Platinum Metals Rev., 1968, 12, (2), 61
Frictional Characteristics of the Refractory Platinum Metals
A recent report by D. H. Buckley of the Lewis Research Centre (NASA Tech. Note TN D–4152, 1967, (Sept.), 1–15) conveys at first glance the impression that osmium and ruthenium, the hexagonal refractory metals, have, when rubbed against themselves, lower coefficients of friction than their cubic counterparts rhodium and iridium, and are therefore to be preferred for sliding electrical contacts. The author states dogmatically that ‘from the results of this investigation, it would appear that ruthenium, with its hexagonal crystal structure, would certainly be highly superior to the face centred cubic metal rhodium in sliding electrical contact applications’. Detailed study of the paper, however, shows that this conclusion is based entirely on experiments made under ultra high vacuum conditions. The superiority of ruthenium over rhodium is only apparent at pressures below 10−8 torr and results reported show that at higher pressures rhodium has a much lower coefficient of friction than ruthenium. No information on the frictional characteristics of iridium or osmium at pressures above 10−8 torr is given in this report.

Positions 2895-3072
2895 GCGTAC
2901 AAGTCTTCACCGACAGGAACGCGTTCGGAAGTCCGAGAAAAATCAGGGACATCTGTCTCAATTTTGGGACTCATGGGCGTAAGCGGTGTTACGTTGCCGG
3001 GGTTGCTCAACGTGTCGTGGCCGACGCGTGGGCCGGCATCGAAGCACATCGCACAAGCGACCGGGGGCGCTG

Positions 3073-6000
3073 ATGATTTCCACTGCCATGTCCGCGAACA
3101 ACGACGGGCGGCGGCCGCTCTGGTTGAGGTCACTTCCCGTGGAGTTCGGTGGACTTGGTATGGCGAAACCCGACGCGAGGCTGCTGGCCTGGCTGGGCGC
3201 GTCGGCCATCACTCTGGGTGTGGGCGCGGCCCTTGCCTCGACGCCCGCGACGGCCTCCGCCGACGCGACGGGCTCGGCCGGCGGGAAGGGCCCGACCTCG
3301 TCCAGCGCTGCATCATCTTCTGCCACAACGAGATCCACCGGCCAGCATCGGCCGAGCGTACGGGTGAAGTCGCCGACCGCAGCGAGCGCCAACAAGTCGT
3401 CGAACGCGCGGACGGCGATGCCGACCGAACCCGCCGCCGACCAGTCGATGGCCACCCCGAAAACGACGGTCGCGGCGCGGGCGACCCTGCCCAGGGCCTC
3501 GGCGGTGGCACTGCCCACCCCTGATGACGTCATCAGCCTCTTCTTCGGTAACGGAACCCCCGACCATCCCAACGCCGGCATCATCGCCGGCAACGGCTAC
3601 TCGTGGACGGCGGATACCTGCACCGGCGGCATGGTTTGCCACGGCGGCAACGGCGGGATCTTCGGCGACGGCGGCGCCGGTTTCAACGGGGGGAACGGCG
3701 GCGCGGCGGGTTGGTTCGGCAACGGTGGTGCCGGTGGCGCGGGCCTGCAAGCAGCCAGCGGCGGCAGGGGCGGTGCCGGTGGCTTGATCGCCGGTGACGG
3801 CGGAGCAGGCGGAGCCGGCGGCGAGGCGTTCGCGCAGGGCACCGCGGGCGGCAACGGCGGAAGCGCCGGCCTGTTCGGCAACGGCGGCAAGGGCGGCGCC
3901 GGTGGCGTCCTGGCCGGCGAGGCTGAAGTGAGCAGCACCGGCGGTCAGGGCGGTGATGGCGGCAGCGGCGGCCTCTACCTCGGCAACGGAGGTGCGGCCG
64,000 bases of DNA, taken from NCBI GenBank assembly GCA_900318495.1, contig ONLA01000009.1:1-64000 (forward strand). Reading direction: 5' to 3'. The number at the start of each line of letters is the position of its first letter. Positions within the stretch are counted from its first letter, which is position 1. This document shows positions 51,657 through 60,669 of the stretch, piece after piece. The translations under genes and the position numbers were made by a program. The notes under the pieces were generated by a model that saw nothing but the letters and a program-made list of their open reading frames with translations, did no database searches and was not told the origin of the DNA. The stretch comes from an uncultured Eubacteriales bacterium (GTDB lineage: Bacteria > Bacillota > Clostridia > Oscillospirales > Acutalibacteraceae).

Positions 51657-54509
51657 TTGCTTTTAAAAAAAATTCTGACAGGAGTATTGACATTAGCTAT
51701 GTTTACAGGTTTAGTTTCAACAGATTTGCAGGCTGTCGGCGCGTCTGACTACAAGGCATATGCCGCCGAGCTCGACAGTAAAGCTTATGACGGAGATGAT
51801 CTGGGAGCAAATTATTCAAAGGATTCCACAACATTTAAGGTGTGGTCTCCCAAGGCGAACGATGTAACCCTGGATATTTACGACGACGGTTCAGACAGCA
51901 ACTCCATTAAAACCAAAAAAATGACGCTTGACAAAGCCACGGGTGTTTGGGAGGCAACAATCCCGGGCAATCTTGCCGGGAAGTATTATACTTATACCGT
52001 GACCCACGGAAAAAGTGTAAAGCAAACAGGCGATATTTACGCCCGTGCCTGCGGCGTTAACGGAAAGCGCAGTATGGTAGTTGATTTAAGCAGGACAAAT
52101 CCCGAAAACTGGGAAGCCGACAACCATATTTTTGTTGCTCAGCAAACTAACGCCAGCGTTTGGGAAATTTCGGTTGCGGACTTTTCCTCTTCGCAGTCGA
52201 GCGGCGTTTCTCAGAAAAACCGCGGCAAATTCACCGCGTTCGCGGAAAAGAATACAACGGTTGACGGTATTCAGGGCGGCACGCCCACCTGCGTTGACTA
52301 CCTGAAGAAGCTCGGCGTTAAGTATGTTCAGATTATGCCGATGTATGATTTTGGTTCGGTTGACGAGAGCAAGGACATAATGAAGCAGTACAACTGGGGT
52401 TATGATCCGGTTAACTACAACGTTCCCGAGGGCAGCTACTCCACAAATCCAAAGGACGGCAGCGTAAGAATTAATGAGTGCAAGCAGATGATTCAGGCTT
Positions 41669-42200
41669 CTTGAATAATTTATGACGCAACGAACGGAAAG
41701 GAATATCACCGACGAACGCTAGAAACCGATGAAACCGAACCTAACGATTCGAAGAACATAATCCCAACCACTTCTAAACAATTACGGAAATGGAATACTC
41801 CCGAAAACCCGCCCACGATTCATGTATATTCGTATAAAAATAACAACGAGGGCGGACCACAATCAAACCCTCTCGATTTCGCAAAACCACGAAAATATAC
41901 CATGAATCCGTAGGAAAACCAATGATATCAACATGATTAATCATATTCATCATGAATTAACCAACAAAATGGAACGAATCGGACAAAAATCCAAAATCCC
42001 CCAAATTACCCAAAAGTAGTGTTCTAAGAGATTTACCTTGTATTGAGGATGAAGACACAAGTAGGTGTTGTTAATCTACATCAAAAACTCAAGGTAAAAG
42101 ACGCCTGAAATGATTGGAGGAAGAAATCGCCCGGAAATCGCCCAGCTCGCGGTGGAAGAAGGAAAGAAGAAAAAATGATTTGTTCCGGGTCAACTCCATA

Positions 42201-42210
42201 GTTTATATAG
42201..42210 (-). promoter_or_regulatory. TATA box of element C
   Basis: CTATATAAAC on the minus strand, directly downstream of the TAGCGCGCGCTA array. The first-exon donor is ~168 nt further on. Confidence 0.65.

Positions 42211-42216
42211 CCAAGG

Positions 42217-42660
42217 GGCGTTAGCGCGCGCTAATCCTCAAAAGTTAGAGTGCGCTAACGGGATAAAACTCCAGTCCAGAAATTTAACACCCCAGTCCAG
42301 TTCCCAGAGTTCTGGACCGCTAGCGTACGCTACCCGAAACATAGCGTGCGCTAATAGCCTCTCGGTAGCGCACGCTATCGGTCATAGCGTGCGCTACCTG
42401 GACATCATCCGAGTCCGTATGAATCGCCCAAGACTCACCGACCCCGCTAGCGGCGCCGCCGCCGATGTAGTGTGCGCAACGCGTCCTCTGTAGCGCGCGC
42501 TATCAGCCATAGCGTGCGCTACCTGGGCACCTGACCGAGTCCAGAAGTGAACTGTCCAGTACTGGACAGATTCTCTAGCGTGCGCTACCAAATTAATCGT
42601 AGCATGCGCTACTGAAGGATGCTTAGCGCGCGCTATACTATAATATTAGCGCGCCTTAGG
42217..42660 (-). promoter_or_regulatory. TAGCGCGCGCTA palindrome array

Within the context of space applications covered by NASA, it is perhaps logical to assume that atmospheric pressures below 10−8 torr constitute a perfectly normal ambient environment. Such clean conditions should certainly help when attempts are made to correlate surface properties such as friction with the crystallographic characteristics of pure metals. It is disappointing, therefore, to find in this report no indication of the purity of the materials studied or the way in which the test specimens were fabricated and prepared for examination. In subsequent publications it is hoped that fuller details will be supplied of the process, whereby the disc and rider specimens were ‘finished to a roughness of 4 to 8 micro inches and then fully annealed’.